Wisconsin elections review shows recall targeting GOP leader falls short of signatures needed

Wisconsin Speaker Recall
Posted at 10:02 AM, Mar 12, 2024

MADISON (AP) — Supporters of former President Donald Trump who organized an effort to recall Wisconsin's top elected Republican did not gather enough signatures to trigger the recall election, based on an initial review by the state elections commission released Tuesday.

However, questions remain over whether additional signatures could be counted. There are questions about which district boundaries should be in place for the recall targeting Assembly Speaker Robin Vos because of newly drawn maps the Legislature passed last month.

It is up to the six-member elections commission, evenly divided between Democrats and Republicans, to decide whether there are sufficient signatures to trigger the recall election. The commission convened an emergency meeting Tuesday and immediately went into closed session to discuss the issue.

Circulators needed to gather 6,850 valid signatures to force the recall of Vos, who angered Trump backers when he refused to impeach the official who oversees the battleground state's elections following President Joe Biden's narrow 2020 victory in Wisconsin.

Recall organizers said they submitted nearly 11,000 signatures to the Wisconsin Elections Commission on Monday. But after an initial review of those signatures, commission staff said there were 9,053 potentially valid signatures. And of those, only 5,905 were from the district Vos was elected to serve in.

Under the new boundaries, which Vos voted to enact, the district he was elected to represent in southeast Wisconsin's Racine County would be split into two. Only 3,364 signatures collected are in the new Assembly district that Vos resides in, which would also fall short of the total needed.

The initial review was broad and a closer subsequent evaluation may change the totals, commission staff cautioned in its memo.

Given questions over district boundary lines, commission staff said they needed guidance about how to conduct the second review of signatures.

The Wisconsin Supreme Court in December tossed the maps that were in place in 2022, the last time Vos won election, and barred them from being used in future elections. However, the new maps signed into law last month by Democratic Gov. Tony Evers don't take effect until November.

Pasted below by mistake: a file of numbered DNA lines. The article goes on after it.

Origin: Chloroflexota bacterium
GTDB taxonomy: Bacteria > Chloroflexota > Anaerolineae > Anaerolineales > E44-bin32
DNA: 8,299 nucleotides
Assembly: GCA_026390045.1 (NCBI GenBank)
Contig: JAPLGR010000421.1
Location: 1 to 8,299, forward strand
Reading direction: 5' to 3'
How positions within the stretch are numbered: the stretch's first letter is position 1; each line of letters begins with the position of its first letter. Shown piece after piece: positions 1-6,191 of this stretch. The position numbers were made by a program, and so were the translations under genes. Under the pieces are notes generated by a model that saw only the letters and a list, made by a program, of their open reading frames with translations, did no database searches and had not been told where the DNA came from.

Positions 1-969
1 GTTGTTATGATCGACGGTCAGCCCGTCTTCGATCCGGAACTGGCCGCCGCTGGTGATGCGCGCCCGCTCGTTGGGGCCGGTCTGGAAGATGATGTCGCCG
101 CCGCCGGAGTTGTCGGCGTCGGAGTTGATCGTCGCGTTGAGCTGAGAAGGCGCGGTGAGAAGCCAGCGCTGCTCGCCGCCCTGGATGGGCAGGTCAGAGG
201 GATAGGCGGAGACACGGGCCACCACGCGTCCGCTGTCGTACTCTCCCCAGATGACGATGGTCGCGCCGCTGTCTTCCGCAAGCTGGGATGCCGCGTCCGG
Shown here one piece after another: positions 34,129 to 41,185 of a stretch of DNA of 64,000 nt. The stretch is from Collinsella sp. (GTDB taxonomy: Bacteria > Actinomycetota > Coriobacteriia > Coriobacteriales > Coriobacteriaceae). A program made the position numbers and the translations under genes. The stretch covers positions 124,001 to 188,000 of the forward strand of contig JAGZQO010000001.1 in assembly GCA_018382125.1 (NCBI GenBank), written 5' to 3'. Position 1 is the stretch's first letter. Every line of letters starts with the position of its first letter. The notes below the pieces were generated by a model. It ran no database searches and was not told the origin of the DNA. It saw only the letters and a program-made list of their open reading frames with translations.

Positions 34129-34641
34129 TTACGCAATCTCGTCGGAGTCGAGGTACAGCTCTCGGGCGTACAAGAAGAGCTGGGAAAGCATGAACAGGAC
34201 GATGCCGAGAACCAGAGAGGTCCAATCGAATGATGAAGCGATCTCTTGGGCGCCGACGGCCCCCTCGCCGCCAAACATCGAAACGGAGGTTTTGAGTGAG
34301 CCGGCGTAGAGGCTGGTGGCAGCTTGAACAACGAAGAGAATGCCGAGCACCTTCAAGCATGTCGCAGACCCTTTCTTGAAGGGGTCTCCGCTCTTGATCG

The Wisconsin Supreme Court declined Friday to take up Evers' request to clarify whether Wisconsin's newly approved legislative district maps apply to elections before November, leaving uncertainty about whether signatures for the recall attempt should instead be collected in Vos' newly drawn district. The commission said in its Tuesday memo that if there were a recall, the primary would likely be on May 21 with the general election on June 18.

The elections commission staff noted that Vos now resides in the new 33rd Assembly District, under maps signed by Evers, but some of his previous voters are in the new 66th Assembly District. He was elected to serve the 63rd Assembly District.

Petition organizer Matthew Snorek said Monday that he believed all of the signatures collected were from voters who live in the district Vos was elected to represent, not the one under the newly adopted maps. Snorek did not immediately return a message Tuesday seeking comment.

Vos also had no immediate comment on the signature review totals.

Vos is the most powerful Republican in the GOP-led Legislature. He was first elected in 2004 and is the longest-serving Assembly speaker in state history, holding the post since 2013.

Vos angered Trump and his supporters in Wisconsin by refusing calls to decertify Biden's narrow win in the state in 2020. Vos further angered Trump supporters when he did not back a plan to impeach Meagan Wolfe, the state's top elections official.

Vos has repeatedly called into question the validity of the signatures that were collected in the effort to recall him.

Petition organizer Matthew Snorek, who is from the southeastern Wisconsin town of Burlington and owns an extermination business, said he believes there are enough valid signatures to trigger a recall.

The commission has 31 days to determine if the petition has enough valid signatures, which can be appealed in court. If a petition is determined to be sufficient, a recall election must be called for six weeks later.

The commission said in its Tuesday memo that if there were a recall the primary would likely be on May 21 with the general election on June 18.